Are Company Directors Responsible for Death, Injury and Loss From Events like Cyclone Debbie?
Directors Liable for Climate Risk
Bad weather is bad news for company directors, now more than ever. They can be held directly responsible for deaths, accidents and losses due to severe weather. Law suits against directors failing in their duty of care to mitigate climate risk are inevitable - especially if they have not taken the simplest of remedies to mitigate the threat.
If a worker or contractor driving to or from work in bad weather is involved in an accident, directors can now be held directly responsible. The word which frames this liability is 'foreseeable'. Severe weather, fire and other such risks are foreseeable. Directors can be sued using two mechanisms, ASX governance principles and standing legal opinion on duty of care.
The first liability mentioned arises from amendments to the ASX Corporate Governance Principles that require a listed entity [to] disclose whether it has any material exposure to economic, environmental and social sustainability risks and, if it does, how it manages or intends to manage those risks.
The second was realised through the publication of a memorandum of opinion by respected SC Noel Hutley and Sebastian Hartford- Davis. This has provided a legal hammer for all sorts of litigation including class actions against directors. The opinion is detailed in the memorandum titled "Climate change and directors' duties". It states quite unequivocally: "It is conceivable that directors who fail to consider 'climate change risks' now could be found liable for breaching their duty of care and diligence in the future." That's the duty given legislative force by the Corporations Act 2001 under section 180(2) they are talking about. They comment that 'it is likely to be only a matter of time before we see litigation against a director who has failed to perceive, disclose or take steps in relation to foreseeable climate-related risk ...'.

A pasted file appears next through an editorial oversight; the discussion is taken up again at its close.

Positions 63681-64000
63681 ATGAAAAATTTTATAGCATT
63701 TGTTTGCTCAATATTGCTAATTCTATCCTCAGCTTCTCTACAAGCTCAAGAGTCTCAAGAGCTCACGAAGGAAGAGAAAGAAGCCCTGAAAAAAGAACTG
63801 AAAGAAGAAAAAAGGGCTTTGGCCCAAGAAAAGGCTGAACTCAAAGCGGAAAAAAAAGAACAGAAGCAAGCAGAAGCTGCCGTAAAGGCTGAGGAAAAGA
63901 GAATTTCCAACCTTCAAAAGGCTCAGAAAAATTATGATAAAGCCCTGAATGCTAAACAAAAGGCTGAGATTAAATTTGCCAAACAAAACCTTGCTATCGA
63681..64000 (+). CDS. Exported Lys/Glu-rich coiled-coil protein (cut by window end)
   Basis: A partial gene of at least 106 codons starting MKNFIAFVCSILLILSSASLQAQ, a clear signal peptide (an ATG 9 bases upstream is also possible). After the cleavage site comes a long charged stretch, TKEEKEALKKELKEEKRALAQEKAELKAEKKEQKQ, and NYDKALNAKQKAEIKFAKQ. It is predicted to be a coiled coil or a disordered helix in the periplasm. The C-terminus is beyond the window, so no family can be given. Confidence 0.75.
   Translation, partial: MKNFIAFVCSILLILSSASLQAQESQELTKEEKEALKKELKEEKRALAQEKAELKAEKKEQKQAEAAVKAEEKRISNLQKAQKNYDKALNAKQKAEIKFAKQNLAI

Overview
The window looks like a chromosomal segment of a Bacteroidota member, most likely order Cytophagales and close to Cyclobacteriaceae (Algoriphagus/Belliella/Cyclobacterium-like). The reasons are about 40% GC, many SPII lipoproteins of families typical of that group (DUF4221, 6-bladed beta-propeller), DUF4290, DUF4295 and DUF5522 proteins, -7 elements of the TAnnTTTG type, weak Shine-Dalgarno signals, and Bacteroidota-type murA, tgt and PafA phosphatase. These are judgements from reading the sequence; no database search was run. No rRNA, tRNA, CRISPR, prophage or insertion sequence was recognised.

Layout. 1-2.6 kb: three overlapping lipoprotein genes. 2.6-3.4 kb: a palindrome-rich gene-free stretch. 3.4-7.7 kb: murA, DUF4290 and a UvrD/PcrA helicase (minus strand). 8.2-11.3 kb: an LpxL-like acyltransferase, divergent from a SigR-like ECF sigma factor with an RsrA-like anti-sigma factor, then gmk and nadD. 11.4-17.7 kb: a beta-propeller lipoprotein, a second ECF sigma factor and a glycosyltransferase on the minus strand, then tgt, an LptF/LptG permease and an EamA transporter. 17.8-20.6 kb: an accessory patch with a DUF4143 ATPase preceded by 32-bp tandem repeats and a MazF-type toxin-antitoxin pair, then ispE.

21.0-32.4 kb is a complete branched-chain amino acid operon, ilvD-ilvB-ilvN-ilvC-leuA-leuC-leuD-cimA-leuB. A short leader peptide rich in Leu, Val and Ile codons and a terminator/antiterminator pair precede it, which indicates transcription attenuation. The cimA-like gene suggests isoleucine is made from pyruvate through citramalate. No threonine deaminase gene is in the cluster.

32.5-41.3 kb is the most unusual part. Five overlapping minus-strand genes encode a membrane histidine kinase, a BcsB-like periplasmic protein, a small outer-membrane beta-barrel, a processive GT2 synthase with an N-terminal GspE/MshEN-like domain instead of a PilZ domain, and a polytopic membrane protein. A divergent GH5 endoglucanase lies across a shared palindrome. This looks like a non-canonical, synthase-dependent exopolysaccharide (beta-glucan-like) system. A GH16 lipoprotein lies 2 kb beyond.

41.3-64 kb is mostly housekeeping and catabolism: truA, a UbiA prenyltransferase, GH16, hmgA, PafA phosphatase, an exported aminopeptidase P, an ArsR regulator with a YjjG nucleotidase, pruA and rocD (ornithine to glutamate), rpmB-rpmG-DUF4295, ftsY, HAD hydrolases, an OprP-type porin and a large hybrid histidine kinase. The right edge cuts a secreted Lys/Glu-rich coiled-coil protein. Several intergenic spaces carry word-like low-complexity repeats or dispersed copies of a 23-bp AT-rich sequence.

The new reality is that directors who fail to consider climate risks can now be found liable for breaching their duty of care and diligence - ignorance is not an excuse. Businesses need to consider the degree climate risks pose to their staff, contractors and operations, what they are doing to treat this risk and how these need to be disclosed under ASX Listing Rules.
NIBA CEO Dallas Booth is convinced directors will be prosecute. "I think litigation against directors for climate change is very likely. Companies that are not taking steps to protect themselves from related events could potentially face class actions. The advice is out there, it has been widely publicised. The risk is there, the law has been stated through the opinion, it hasn't been challenged, so the class action financiers will no doubt support this if they get a chance to do so."
"It is clear that climate change should, and must be, at the forefront of the mind of directors and leaders in general," Ralph Ronnenberg, Munich Re Australia CEO, told Insurance Adviser.
The legal advice introduces the concept of a risk in respect of climate related risk being 'foreseeable'. Foreseeability is different from probability in that while a risk is unlikely to occur it can nevertheless be foreseeable.
Australia is "highly vulnerable" to increasingly intense storms, and the annual frequency of such storms are likely to rise, according to a recent report "Super-Charged Storms in Australia" from the Climate Council. (http://ow.ly/ctNi3074mCe) In fact, Sydney is likely to see a 30 per cent annual increase, Melbourne 22 per cent rise and 14 per cent for Brisbane by the end of the century, it states.
Additionally, based on Lloyd's City Risk Index 2015-2025, climate events like flood and drought, are in the top five threats to Australia and New Zealand cities, with GDP@Risk at $7.6 billion and $2.5 billion respectively. Not far behind are wind storms ($2.18 billion), solar storms ($2.11 billion) and earthquakes ($0.78 billion).
The Insurance Council also observes that climate change commentary and litigation has already commenced a similar trajectory to the history of liability presented by dust diseases and tobacco smoking in the 50's and 60's. It is highly likely that the restriction, intentional or otherwise, of risk information from an individual concerning a known or predicted weather event or climate change risk will increase liability. This is especially the case where capabilities have been developed and are available to mitigate the effects of severe weather and treat the risk.